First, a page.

Pansy Speak: Floating on thin ice

Published: Fri 17 Nov 2006 04:50 PM
Pansy Speak
Floating on thin ice
In the previous edition of Pansy Speak, I asked for your thoughts about the proposal to raise the legal age for purchasing alcohol from 18 to 20. Overall, I received a mixed response, which was in stark comparison to the overwhelming response I received against repealing Section 59 (the ‘anti-smacking’ bill).
I was one of the 72 MP’s who voted against increasing the age for buying alcohol. Seven years ago I voted against lowering the age from 20 to 18 due to the concerns about our binge drinking culture. I was concerned that the latest bill wouldn’t provide the magic solution to fixing this problem, and I would rather concentrate on understanding why this culture exists and ways to change it instead of implementing knee-jerk legislation.
I was very impressed that the four youth representatives from National, the Greens, Labour and Act presented a united front on the bill, and I look forward to their input into tackling the binge-drinking culture.
I hope you aren’t tired of providing feedback for three issues in a row! Since the announcement last Friday about the preferred site of the waterfront for the World Cup stadium, I have received many emails expressing outrage at the decision. Today, I would like to hear as to what you think.
Everywhere you turn there are polls about it, and the one run by the New Zealand Herald indicates that thousands upon thousands of people don’t want a 12-storey stadium on the waterfront.
Sport, Recreation and Rugby World Cup Minister Trevor Mallard has descended upon Auckland in the past two days to convince us otherwise. He’s certainly felt the heat and has begun to appreciate that Aucklanders are more than ready to stand up and speak out against being bullied into making a decision within the ‘generous’ period of two weeks.
Since the announcement about the stadium was first made, we have learnt that Cabinet first requested options for a stadium, including the waterfront option, only in August. I have no doubt that more information will surface as to why it took so long for the Government to swing into action. Even the name has undergone transformation, from Aotearoa Stadium to the now proposed National Stadium in a short time. What’s going on?
National supports enabling legislation for Eden Park, but when it comes to the waterfront there are too many unknown risks and unanswered questions surrounding Labour’s plans for us to give the same commitment to the waterfront.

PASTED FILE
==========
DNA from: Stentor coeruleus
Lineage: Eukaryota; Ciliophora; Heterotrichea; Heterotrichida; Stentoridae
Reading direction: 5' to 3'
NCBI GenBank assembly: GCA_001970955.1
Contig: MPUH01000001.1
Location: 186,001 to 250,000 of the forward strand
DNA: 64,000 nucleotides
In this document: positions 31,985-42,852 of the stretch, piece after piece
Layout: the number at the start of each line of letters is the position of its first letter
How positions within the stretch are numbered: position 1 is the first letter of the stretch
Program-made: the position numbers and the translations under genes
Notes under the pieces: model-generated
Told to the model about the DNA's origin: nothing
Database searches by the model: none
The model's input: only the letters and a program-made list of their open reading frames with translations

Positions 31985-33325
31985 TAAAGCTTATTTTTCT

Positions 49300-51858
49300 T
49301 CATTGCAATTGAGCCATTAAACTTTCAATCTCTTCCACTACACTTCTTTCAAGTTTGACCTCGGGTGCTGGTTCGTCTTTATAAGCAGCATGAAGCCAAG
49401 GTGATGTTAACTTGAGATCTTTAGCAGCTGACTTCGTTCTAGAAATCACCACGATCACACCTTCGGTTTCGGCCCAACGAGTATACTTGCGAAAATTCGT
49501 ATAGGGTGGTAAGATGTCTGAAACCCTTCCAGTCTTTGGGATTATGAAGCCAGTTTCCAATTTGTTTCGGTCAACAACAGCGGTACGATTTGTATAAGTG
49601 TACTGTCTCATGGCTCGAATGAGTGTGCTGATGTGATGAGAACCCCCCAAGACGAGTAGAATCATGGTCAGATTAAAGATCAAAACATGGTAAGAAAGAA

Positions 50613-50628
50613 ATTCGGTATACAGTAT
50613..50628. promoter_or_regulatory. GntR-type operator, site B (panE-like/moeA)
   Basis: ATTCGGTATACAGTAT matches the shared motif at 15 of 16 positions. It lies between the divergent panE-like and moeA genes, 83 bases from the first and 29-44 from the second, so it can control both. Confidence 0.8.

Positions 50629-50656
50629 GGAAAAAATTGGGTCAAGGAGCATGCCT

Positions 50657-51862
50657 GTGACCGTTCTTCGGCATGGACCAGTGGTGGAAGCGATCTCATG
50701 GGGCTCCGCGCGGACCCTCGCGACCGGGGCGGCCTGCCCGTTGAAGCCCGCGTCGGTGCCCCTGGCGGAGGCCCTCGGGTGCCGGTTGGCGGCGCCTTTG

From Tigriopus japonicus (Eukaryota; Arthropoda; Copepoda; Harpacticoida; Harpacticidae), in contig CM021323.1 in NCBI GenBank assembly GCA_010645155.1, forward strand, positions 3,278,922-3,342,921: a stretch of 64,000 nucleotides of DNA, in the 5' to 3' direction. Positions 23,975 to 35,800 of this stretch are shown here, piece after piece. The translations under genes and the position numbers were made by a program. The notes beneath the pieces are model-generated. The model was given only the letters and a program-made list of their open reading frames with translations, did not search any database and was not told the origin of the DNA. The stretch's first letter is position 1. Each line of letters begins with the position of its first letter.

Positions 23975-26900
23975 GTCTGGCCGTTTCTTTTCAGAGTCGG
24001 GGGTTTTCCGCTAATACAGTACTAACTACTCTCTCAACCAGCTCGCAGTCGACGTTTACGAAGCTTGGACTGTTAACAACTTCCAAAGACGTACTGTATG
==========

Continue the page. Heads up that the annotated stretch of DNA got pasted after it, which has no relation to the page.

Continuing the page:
When it comes to the cost, the estimates vary, but we can be certain that any waterfront stadium will cost more than $497 million. Right now, it’s like the chicken or the egg – costs can’t be confirmed because engineers and builders can’t factor in all the elements until they’ve got the green light. Various commentators have said we shouldn’t be looking at price estimates as a guide as to what’s right, or wrong, for the stadium. It would then be irresponsible to sign a blank cheque to fund it.
Then, of course, we’re all wondering if it can be built on time. It depends on who you listen to, but the answer to that question remains unknown. The optimists say yes, the pessimists say no. Fletchers were initially cautious as to whether or not they could complete it in time, but a few days down the track and that view has changed – they are now certain it can be finished.
While all this debate rages, the majority says no. I hope your voice is heard by Labour above the din. It’s unacceptable for Trevor Mallard to criticise Aucklanders for a ‘lack of imagination and vision’. These are nothing more than bully-boy tactics from a man who knows he’s beat.
I recently surveyed Auckland Central residents on their feelings about the amount of green space in the city, and more than 1,000 people said they wanted more. Many referred to the tank farm debacle when commenting, and I think Auckland has a great chance to make use of this space and turn it into something that benefits Aucklanders and tourists, without the need for excessive costs or bed taxes.
Around 25,000 people live in apartments in the city, which means they don’t have their own backyards. At the moment they feel that there aren’t enough parks or spaces for people to truly enjoy our City of Sails. Wellington’s waterfront is a case in point. No matter what the time of day, there are always people enjoying the unique view and surroundings. The waterfront really is a jewel in the city’s crown. We should approach Auckland’s waterfront in the same way – not plonk down the first option that comes to mind.
Many people who bought apartments on Auckland’s waterfront did so with the understanding that there was a height restriction of 15 metres for any future buildings. The proposed stadium would be approximately 37 metres high, and to enable this to go ahead Parliament needs to pass special legislation. What a blow for apartment owners.
I am fully supportive of the 2011 World Cup and National is committed to ensuring the world cup is hosted in Auckland. Maybe one of the reasons behind the push for the waterfront instead of Eden Park is that the Prime Minister doesn’t want a venue of that size in her backyard. Back in 2000 she objected to a boarding house being built near her home, and in 2003 she raised objections about State Highway 20 because it would destroy several parks in her electorate. Why should this time be any different?
We need to remember that we can’t undo the waterfront stadium if it goes ahead. If Auckland is bullied into making the decision to build it in such a short time frame, we face risks with cost blow outs and making sure it’s finished in time.
Pansy Wong

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